Hunting for a job in an association? Try these numbers for information on how to do it, and for resume workshops: Association Personnel, Inc., 659-0812; Taking Charge!, 638-6315; Executive Employment Services of the American Society of Association Executives, 626-2733; Association Trends Jobseeker Service, 656-3544; Association Executive Referral Service of the U.S. Chamber of Commerce, 659-6197.
"You'll be happier at work if your abilities match your job," say Joan Bedell and John D. Anderson of Ability Potentials Inc., who adminster a battery of 18 tests to help determine what you are good -- and not so good -- at doing. Phone 699-1777.
Earn up to 30 credits for your college degree for life and work experience. Contact American University for information on Assessment of Prior Experimental Learning (APEL), 686-2500.
Thinking about changing jobs -- or looking for a first job -- but don't know what you want? Consider enrolling in a career-life-planning course offered at several Washington-area colleges.
Interested in starting your own business? Free and low-cost couseling and classes are offered by the Small Business Administration, 653-6958; S.C.O.R.E., 653-6958; Small Business Development Center, 636-7187. Classes are also offered by college adult education departments.
Catch on to the "new-girl" networks for contacts, advice and support. Among the many areas groups are the National Council of Career Women, 347-1401; National Hookup of Black Women, 523-8673; Federally Employed Women, 638-4404; Career Women's Division of the United Jewish Appeal, 652-6480. For listings of women's professional organizations, call the Federation of Organizations for Professional Women, 466-3545.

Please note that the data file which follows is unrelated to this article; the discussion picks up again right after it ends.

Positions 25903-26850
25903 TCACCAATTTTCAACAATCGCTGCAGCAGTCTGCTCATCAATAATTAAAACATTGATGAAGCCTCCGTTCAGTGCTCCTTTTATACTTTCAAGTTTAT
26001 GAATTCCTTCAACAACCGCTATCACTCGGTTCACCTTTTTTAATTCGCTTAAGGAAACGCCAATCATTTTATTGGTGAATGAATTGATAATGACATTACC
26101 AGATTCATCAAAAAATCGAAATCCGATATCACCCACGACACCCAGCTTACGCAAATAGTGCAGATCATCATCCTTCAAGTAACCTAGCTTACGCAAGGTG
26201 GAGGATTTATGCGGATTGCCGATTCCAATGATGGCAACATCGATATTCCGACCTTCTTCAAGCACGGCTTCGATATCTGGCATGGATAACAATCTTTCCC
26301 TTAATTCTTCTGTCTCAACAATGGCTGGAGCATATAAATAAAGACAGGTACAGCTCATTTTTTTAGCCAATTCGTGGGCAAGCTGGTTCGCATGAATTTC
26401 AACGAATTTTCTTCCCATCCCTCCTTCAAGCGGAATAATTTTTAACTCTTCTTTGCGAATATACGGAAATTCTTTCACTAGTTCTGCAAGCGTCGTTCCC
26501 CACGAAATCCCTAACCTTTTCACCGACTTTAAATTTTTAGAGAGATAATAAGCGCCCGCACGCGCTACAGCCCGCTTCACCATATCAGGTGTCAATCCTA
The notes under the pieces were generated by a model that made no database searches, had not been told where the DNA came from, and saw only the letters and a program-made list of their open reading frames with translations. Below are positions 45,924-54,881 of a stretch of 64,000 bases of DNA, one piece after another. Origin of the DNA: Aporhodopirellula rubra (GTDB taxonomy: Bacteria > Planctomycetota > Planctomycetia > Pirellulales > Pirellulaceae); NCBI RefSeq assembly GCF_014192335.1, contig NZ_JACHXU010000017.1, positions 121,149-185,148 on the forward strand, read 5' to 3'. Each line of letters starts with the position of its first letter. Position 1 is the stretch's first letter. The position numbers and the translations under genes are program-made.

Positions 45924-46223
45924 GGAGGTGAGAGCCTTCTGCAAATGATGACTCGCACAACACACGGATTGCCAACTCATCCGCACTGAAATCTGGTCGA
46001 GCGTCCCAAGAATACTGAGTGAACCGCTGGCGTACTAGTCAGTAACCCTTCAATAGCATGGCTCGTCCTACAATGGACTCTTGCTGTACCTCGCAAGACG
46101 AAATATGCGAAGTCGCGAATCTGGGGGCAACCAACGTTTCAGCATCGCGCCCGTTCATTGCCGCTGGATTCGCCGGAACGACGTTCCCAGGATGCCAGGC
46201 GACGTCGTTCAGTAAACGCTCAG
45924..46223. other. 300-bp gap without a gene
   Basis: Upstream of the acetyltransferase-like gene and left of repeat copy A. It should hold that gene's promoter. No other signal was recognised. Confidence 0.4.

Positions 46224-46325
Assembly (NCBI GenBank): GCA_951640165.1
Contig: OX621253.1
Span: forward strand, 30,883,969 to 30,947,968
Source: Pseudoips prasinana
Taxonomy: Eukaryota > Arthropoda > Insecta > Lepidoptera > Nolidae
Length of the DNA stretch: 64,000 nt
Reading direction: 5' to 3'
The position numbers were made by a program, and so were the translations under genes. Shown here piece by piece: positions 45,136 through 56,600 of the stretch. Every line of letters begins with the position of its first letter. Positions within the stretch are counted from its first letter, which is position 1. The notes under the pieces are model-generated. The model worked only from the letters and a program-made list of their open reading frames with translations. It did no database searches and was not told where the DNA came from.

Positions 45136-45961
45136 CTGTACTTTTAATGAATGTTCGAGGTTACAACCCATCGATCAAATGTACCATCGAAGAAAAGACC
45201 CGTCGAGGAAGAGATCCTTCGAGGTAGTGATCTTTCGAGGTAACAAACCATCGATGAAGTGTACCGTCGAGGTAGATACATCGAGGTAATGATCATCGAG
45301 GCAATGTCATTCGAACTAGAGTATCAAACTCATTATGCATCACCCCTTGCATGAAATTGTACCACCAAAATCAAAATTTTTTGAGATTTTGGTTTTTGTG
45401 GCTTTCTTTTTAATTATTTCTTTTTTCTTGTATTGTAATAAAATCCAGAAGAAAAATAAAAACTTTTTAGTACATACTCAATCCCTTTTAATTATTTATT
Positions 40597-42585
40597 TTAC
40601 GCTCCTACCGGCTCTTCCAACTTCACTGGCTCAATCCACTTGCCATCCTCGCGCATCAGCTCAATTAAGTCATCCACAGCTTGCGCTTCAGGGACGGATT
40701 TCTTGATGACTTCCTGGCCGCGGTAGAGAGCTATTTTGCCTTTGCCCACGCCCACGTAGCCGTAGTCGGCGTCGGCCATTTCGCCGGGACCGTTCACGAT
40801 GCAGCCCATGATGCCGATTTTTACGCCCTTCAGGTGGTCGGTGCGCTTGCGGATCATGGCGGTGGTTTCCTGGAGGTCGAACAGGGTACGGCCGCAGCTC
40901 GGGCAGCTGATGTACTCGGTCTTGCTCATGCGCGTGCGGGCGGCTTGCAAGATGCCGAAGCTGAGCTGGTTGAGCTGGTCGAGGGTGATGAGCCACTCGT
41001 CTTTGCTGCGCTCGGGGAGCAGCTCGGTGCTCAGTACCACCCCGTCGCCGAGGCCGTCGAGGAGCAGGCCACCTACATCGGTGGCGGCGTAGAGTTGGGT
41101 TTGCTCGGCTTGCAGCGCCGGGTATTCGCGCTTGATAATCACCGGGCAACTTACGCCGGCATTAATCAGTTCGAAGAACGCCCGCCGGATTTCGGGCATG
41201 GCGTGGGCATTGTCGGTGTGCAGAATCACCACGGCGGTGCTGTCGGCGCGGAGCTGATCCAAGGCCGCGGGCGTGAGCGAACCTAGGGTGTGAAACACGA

Job burnout can be overcome and prevented, says social worker Martha Bramhall who runs Burnout Prevention Workshops. Call 587-4059.
Re-entering the job market after years as a homemaker? Among the many organizations offering classes and counseling for women in transition: Wider Opportunities for Women, 638-3143; New Phase Career Readiness Center, 279-1800; New Ventures, Inc., 464-2622; Reentry Women's Employment Center, 750-0633; Hanna Harrison Career School, 333-3500.
Learn the inside secrets to landing or advancing in a federal job. Books and classes are offered by David Waelde through the Federal Research Service, 281-0200 or 397-7704, and Jim Hawkins at Federal Jobs, Inc., 471-1417. Money